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Dads: Don't congratulate yourselves on your feminism

Fathers are speaking up for girls -- so why does the message sound like it's about themselves?


Mary Elizabeth Williams
August 1, 2014 10:40PM (UTC)

Dads, it's not that your investment in the well-being of women everywhere isn't welcome and deeply appreciated. The wisdom you want to share about how parenting daughters has made you aware of their need for strong role models and respectful treatment from their peers is admirable. But in the same everything is a teachable moment spirit that inspired you to give advice to the world about daughters, permit me please to offer you some advice on how to offer advice about daughters.

There's been a minor surge of late of dads going viral for being – novelty! -- engaged with and interested in their daughters. In June, Kristine Speare posted a photo of her father's "Rules for dating my daughter" shirt – rules that state, "1. I don't make the rules, 2. You don't make the rules, 3. She makes the rules, 4. Her body, her rules," and quickly won the resounding approval of the Internet. Last month, single parent Earl Hayes Raglin Jr. became a YouTube sensation -- for posting a 30 second clip of himself styling his twirling daughter's hair into a bun. "Today" heartily praised him for "helping daughter Jordyn with her interests, whether it’s with cheerleading or the desire for a new hairstyle." Right around the same time, Christian songwriter Benji Cowart quickly amassed several million YouTube views for his tweaked version of Magic!'s "Rude." "Why you gotta call me rude?" he crooned, "I'm doing what a dad should do – keep her from a fool like you." The sentiment was sweet – "She deserves better"  -- and the clip was lighthearted parody, yet the immediate popularity of it proved that people love songs by guys who say they're going to marry your daughter and guys who say you can't marry their daughter. And then last week, AllHipHop's Chuck Creekmur wrote an open letter to Nicki Minaj as a worried father, "a being that cares how this ratchet s**t affects my kid." In it, he scoldingly explained his concern over Minaj's booty-centric image on "Anaconda," saying that "The dad guy is not a happy camper, particularly now that his lil’ girl is transitioning into a young lady" and asking, "Is this the path you want to lead impressionable kids down?"

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There's no question that fathers are essential to the public conversation about parenting girls, and their involvement and example in their lives is crucial. There's also no question that at a moment when young women are distancing themselves from feminism, we need all the positive encouragement we can get. It's just about context, and not simply applauding guys over what can still look like a pretty retro message. Writing on Thursday for The Cut, Kat Stoeffel deftly explained her reasons why "No act of personal writing makes my skin crawl like when a father sits down to describe what having a daughter has taught him about the female experience," because "Often the writer-dad’s newfound sensitivity is overshadowed by his prior obliviousness: He was apparently unable to empathize with women before one sprung from his loins."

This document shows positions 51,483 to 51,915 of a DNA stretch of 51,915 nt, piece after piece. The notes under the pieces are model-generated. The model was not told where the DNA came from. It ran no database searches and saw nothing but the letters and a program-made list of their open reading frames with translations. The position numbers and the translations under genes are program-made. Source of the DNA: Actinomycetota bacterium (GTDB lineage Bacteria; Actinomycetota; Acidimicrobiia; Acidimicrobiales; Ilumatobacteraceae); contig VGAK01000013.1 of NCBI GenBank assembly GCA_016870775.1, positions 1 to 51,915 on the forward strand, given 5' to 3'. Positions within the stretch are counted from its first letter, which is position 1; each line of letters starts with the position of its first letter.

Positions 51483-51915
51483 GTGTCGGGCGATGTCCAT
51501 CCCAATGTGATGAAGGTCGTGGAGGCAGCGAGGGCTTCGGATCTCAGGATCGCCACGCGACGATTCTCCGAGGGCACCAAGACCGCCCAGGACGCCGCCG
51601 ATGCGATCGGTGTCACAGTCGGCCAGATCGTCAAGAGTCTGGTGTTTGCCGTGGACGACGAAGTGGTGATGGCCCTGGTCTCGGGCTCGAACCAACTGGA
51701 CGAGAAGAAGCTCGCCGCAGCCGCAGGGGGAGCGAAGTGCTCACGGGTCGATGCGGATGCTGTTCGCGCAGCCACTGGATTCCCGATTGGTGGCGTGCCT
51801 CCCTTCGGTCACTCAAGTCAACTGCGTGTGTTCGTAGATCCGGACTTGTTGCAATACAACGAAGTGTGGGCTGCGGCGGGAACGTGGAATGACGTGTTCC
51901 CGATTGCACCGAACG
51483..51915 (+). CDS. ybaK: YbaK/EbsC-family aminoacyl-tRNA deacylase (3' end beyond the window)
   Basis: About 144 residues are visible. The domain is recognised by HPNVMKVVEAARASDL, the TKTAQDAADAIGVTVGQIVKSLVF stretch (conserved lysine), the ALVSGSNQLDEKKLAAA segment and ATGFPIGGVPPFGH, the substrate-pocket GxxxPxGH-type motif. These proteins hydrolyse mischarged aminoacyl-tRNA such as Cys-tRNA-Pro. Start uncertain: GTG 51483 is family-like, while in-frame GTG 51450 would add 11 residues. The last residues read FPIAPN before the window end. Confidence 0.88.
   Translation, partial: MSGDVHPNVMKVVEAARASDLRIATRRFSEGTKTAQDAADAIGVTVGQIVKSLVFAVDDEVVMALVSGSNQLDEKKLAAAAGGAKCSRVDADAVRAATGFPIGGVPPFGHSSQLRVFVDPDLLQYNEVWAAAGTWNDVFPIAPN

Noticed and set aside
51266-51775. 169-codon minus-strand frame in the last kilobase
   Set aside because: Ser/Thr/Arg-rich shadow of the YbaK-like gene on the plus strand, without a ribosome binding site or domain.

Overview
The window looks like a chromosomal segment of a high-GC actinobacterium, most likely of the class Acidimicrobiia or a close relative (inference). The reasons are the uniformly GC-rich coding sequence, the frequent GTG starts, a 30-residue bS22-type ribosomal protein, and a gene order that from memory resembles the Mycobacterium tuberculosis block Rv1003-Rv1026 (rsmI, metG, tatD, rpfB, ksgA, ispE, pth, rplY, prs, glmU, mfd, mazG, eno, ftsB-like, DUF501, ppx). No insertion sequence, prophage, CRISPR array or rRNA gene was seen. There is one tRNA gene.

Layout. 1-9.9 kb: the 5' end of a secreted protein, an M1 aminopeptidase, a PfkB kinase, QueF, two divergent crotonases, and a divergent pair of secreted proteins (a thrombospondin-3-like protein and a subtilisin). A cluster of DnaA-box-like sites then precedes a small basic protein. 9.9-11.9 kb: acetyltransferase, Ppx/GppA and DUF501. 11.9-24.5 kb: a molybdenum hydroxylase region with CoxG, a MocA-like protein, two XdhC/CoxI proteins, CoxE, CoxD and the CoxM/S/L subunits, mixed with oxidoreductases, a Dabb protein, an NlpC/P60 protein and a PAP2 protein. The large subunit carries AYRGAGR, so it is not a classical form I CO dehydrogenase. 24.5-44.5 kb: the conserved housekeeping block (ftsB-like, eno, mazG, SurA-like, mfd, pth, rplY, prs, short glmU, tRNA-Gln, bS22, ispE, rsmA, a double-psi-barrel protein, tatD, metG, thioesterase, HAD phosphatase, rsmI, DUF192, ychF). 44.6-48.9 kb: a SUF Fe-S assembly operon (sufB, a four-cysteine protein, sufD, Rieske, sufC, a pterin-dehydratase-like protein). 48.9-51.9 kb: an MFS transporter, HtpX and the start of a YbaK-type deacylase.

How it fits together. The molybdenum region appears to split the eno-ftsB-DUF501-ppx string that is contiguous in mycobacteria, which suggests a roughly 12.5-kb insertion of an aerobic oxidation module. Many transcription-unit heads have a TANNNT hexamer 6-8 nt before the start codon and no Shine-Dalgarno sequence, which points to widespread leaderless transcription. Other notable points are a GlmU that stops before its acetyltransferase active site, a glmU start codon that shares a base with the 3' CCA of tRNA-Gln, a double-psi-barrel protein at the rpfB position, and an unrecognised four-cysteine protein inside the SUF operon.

It's immensely challenging to write about parenting in a way that's fresh and doesn't feature the icky "I never understood about life and love until this precious being came along" narrative. The flesh-crawling that Stoeffel describes about dads speaking to the female experience – I have the same visceral response to the phrase "mommy blogger." I get the creepy crawlies just typing it. But this stuff can be done right. In May, Ariel Chesler, a writer and father of two daughters, wrote in Time that "Feminism benefited us dads greatly by encouraging increased involvement in our children’s lives, and forever changed our roles," and that "Feminism is also crucial for dads raising boys" -- statements that parents and children of both sexes can be grateful to Chesler for saying and to feminism for making possible. See? Inclusive, simple and all around nicely done. And if dads want to participate in the dialogue about parenting – and their presence is more than welcome -- it'd be great if that participation could involve more than what often looks very much like a combination of self-congratulation, shaming and the eureka observation that all the crap the world inflicts upon women is now something you might actually have to care about. Show us you care about girls and women not because you're a dad, but because you're a human being.


Mary Elizabeth Williams

Mary Elizabeth Williams is a staff writer for Salon and the author of "A Series of Catastrophes & Miracles."

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Related Topics ------------------------------------------

Benji Cowart Chuck Creekmur Earl Hayes Raglin Jr. Fatherhood Feminism Nicki Minaj Parenting

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